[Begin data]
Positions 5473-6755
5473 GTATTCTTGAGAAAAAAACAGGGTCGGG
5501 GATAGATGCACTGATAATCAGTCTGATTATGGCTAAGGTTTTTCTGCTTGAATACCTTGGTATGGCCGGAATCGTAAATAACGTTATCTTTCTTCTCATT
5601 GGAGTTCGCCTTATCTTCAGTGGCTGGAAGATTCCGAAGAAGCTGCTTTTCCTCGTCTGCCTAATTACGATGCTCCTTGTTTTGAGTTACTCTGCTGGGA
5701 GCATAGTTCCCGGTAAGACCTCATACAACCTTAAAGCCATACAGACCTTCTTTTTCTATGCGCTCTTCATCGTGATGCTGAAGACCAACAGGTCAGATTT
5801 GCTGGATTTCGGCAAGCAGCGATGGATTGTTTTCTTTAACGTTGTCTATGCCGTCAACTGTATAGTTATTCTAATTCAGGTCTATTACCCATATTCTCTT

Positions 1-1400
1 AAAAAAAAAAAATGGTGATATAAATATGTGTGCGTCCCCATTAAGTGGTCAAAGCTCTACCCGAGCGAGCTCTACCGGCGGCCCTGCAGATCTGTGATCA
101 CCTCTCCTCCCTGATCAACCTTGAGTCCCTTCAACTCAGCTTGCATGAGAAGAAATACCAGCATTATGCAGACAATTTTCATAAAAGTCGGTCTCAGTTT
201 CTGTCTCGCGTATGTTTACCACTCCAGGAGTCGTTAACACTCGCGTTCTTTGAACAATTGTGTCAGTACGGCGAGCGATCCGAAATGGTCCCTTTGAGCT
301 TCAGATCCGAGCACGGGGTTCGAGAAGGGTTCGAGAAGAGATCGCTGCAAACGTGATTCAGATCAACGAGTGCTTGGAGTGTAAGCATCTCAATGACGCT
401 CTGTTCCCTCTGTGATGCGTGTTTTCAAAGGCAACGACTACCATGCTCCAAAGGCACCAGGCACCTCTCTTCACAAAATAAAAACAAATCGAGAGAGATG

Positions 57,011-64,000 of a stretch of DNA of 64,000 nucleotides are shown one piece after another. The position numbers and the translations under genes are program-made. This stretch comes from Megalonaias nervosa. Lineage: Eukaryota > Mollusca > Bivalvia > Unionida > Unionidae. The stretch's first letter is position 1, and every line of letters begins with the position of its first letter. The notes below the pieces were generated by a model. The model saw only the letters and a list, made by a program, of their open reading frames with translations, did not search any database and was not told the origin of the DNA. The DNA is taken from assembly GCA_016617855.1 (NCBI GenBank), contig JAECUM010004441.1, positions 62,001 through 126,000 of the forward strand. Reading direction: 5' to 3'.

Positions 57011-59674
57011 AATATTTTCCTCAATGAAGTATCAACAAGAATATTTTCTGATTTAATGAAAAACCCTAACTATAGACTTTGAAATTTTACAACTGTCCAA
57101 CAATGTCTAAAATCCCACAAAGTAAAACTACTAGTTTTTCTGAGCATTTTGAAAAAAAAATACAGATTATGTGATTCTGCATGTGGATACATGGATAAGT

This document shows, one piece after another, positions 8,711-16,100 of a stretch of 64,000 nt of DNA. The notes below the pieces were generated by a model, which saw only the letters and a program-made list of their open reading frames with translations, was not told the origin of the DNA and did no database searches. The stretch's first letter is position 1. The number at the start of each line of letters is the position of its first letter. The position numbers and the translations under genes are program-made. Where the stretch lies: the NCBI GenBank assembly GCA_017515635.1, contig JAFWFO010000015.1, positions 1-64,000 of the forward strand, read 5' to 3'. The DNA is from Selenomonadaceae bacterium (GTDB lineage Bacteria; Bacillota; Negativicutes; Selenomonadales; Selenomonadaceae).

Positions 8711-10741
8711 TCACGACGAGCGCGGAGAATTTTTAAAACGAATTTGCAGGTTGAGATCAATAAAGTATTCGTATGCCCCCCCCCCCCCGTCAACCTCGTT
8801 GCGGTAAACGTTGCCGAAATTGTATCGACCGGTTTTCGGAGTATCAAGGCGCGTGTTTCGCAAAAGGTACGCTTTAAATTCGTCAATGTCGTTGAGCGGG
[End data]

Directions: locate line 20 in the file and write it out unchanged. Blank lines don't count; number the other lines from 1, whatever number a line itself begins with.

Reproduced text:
8801 GCGGTAAACGTTGCCGAAATTGTATCGACCGGTTTTCGGAGTATCAAGGCGCGTGTTTCGCAAAAGGTACGCTTTAAATTCGTCAATGTCGTTGAGCGGG